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Coalition plots new teaching regime

Iraq

IRAQI opposition groups have drawn up plans to remove the influence of the ruling Ba'ath party from the school curriculum if Saddam Hussein is deposed.

The proposals, agreed at a recent conference in London, are part of a package of measures aimed at the "de-ideologisation of the Ba'athist legacy from Iraqi society".

An estimated two million Iraqis are members of the Ba'ath party - the majority of them government employees, including teachers.

Teacher recruitment is one area that needs a radical overhaul, say the proposals' authors. Training colleges have "been subverted to act as an arm of surveillance for the regime. Teachers' organisations have become interlinked with the state security system".

The report addresses the problem of what to do should the regime fall during the middle of the academic year.

"Time obviously does not allow for a thorough re-writing of the curriculum," so it would be necessary to continue with subjects such as Arabic grammar, language, maths and science.

More "ideologically-loaded subjects" such as history and political geography would require "short-term remedial action" before they could continue to be taught.

In the long term, the Iraqi opposition report says, the "national education course", which propagates Ba'ath nationalism, should be abolished.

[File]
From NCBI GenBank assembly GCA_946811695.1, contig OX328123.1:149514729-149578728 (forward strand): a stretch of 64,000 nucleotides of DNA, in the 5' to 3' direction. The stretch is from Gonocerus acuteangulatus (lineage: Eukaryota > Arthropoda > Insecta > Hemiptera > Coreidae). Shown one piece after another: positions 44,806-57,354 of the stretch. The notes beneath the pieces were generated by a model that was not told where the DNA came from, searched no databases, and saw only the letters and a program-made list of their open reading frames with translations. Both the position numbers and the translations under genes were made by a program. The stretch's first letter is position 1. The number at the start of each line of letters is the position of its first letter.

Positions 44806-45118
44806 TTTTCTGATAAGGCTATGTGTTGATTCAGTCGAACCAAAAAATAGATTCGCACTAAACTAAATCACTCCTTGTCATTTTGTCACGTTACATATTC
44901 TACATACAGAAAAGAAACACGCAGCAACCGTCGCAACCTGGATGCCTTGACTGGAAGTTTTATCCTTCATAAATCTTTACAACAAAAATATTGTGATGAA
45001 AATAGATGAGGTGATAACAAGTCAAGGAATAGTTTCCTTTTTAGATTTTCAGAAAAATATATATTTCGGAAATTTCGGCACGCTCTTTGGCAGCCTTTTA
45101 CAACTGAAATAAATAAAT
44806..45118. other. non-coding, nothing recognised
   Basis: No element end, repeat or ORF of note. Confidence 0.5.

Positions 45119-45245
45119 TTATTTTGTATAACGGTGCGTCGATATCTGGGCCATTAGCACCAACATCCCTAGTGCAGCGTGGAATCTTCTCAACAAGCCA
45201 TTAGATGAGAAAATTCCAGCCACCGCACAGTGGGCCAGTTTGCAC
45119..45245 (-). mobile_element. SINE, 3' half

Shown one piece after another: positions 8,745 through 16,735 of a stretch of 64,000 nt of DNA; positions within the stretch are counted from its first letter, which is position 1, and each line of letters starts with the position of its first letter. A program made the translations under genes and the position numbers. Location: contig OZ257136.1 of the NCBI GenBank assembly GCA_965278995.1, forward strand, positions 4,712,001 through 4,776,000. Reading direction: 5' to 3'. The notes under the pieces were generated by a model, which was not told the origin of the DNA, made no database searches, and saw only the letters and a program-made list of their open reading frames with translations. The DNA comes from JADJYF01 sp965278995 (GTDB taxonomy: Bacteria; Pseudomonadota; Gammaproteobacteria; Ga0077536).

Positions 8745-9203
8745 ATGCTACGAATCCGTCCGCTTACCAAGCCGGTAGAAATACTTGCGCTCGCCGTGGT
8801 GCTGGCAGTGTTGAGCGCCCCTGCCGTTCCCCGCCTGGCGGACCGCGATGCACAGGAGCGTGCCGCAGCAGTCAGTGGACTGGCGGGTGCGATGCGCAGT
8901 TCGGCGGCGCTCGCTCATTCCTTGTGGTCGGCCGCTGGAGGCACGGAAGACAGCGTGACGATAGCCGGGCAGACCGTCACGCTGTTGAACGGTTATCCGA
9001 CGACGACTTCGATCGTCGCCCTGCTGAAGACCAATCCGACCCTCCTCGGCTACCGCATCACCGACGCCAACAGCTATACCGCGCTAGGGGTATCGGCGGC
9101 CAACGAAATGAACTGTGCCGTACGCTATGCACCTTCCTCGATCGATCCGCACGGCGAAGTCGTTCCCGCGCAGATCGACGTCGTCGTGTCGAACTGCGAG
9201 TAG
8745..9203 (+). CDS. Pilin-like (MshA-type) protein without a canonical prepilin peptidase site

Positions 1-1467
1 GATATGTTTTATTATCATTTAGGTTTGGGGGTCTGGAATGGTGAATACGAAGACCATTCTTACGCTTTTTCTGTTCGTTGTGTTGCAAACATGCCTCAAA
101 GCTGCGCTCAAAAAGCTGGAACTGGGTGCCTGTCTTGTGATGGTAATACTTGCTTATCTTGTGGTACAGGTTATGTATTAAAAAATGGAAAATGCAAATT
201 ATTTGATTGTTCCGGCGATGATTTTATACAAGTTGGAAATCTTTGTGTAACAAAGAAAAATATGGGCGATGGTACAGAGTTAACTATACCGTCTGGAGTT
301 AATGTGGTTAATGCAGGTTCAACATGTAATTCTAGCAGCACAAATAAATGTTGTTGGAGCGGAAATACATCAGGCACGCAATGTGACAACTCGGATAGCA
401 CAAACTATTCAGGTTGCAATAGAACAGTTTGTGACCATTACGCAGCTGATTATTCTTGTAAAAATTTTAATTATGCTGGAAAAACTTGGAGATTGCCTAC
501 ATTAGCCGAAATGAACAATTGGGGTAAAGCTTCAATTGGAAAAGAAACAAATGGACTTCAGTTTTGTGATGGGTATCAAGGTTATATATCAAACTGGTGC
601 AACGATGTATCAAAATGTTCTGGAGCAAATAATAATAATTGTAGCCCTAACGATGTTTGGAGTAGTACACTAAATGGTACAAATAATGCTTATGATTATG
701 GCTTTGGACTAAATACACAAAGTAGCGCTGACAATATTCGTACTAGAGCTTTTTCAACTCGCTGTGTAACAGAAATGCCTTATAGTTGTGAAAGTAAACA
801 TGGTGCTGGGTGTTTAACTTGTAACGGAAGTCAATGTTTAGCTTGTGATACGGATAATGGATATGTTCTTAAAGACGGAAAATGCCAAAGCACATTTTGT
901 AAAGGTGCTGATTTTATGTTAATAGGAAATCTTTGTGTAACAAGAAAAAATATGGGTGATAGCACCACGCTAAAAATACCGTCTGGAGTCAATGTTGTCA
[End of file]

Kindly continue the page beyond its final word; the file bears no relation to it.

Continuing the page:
The purely Arab nationalist version of history taught under Saddam should be reconsidered and the history of Iraq's non-Arab ethnic groups should be included.

Science teaching methods should be revised and "updated to become on a par with the rest of the world", the report says. This will require a switch of emphasis from teaching science history and towards its practical application.

The authors refer to the process of de-Nazification undergone by teachers in Germany at the end of the Second World War.

"We recommend a special task force be established immediately to develop guidelines and make recommendations of this type suitable to conditions in Iraq."

One area of particular concern and requiring urgent action is illiteracy.

In southern Iraq since the 1991 Gulf war, the report says,"an entire generation of Iraqi children have received little or no education. This is true at all levels, but particularly at the elementary one".

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